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2010年12月12日 (日)


--The Asahi Shimbun, Dec. 10
EDITORIAL: Failure of Akatsuki probe

Venus, which is about the same size as Earth, is also called its twin. Repeatedly in the past, however, the planet named after the goddess of love and beauty had coldly rejected U.S. and Soviet space probes. This time, too, the goddess turned its back on a messenger from Japan.

The Japan Aerospace Exploration Agency's space probe Akatsuki failed to enter an orbit around Venus.

Akatsuki's mission was to seek the real face of Venus, which has turned into a blazing hell with the greenhouse effect caused by carbon dioxide getting out of control.

Earlier this year, after a journey of tribulations, the space probe Hayabusa returned to Earth with dust samples from the asteroid Itokawa. Akatsuki had also been launched amid big expectations.

The result is really regrettable.

Original plans called for the probe to reverse its engine thrust, brake suddenly and enter Venus' sphere of gravitation, but the reverse thrust stopped midway. According to researchers, the ceramic engine nozzle developed with domestic technology may have broken. But first, it is important to thoroughly look into the cause of the failure.

Akatsuki passed by Venus and entered an orbit to travel around the sun in about six months. Six years from now, it will once again come close to Venus. When it does, JAXA plans to try to put it into orbit again. Depending on the condition of the engine and other equipment, chances of success may not be great, but we urge the agency to make every effort.

The Mars probe Nozomi, which was launched in 1998, also could not be put into an orbit around the red planet because of trouble in the fuel system and other equipment. With Akatsuki's failure, Japan's planet probes have failed two straight times.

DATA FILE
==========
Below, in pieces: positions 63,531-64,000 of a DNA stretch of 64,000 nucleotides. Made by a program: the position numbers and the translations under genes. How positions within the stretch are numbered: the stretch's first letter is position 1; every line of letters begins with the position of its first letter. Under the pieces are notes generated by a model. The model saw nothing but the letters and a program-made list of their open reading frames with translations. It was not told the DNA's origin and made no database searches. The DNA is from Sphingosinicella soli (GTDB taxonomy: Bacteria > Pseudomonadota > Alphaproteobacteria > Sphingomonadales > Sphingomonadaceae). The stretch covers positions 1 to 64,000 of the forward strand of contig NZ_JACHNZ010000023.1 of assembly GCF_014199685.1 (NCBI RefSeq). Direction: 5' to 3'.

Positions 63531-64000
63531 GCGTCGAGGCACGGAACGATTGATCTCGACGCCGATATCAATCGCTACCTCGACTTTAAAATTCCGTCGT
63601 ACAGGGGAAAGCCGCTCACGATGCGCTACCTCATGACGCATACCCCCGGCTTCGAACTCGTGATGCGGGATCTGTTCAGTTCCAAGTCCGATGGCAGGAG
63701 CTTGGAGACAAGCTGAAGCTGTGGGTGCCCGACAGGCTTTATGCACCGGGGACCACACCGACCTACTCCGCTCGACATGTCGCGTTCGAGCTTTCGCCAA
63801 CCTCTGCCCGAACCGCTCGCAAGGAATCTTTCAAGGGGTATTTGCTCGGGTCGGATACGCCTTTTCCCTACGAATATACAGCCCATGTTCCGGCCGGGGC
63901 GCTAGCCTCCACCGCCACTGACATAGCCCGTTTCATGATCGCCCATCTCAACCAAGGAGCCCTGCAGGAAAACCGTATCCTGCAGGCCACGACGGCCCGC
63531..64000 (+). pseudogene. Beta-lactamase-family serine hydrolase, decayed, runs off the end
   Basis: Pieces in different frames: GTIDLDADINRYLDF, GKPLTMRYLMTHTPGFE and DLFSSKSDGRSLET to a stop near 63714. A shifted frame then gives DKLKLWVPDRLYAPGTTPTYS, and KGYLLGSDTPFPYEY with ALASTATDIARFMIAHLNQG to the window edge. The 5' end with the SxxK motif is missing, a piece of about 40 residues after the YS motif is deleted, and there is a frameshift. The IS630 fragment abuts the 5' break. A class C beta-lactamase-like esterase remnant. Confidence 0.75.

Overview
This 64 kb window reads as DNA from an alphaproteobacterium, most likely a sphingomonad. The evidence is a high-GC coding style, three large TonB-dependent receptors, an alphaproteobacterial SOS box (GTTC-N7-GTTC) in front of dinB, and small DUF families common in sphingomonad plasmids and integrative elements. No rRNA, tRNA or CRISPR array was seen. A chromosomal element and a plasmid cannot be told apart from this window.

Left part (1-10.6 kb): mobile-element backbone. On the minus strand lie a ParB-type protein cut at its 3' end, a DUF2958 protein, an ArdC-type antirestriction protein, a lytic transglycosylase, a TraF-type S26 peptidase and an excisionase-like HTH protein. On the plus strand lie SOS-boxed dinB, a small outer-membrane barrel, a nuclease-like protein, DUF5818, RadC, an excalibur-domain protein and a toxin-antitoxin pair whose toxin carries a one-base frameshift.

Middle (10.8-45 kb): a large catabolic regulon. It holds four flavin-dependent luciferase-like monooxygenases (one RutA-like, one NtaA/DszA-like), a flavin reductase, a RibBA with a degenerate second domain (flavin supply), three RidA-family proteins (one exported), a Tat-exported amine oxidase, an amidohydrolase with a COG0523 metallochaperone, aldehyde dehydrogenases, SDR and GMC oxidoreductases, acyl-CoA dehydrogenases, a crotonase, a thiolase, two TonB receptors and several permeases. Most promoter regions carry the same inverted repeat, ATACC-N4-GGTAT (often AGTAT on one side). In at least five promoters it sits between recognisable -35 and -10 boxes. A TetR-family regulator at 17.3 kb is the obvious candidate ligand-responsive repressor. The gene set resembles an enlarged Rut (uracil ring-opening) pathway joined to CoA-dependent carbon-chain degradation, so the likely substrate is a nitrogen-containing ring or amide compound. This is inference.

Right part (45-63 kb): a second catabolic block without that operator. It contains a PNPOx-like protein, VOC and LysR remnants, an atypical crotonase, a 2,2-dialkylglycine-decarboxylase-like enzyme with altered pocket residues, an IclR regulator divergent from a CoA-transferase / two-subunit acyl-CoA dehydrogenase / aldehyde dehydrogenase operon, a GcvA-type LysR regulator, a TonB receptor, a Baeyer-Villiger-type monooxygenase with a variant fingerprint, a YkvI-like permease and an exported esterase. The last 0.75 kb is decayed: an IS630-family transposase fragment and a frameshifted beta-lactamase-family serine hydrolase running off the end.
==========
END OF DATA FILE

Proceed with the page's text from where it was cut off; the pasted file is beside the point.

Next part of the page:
The gravity of the Itokawa asteroid where Hayabusa landed is weak, and the probe was able to approach it repeatedly. However, engine maneuvering to enter the gravitational sphere of a large planet with great gravitational force like Venus cannot be repeated. It is difficult because it is a one-shot deal.

The history of Japan's planetary probes is short. It can even be described as immature. It is important to thoroughly study and learn from the failure this time and put it to use for future projects.

JAXA remade flight plans for Nozomi, which had little remaining fuel, to reach Mars four years later. The experience was useful in enabling Hayabusa to return to Earth three years behind schedule. This is a good precedent.

It is important to take a long view to support challenges in space, a realm that remains largely unknown.

The recent discovery of a bacterium in the United States that eats arsenic defied our common sense of biology. We don't know what kinds of living matter live where. Looking for the presence of life in space is a major purpose of planetary probes.

But the undertaking is also very costly. Countries are launching space probes commensurate with their interests and technological capability. More researchers from around the world are taking part in joint projects. For example, as far as Venus is concerned, Japan and Europe are supposedly the leading players. Plans for Japan and Europe to cooperate and launch one space probe each to Mercury are also progressing.

Also in order for Japan to live up to its international responsibility, it should clarify the problems to enhance trust and take off toward the next faraway journey into space.


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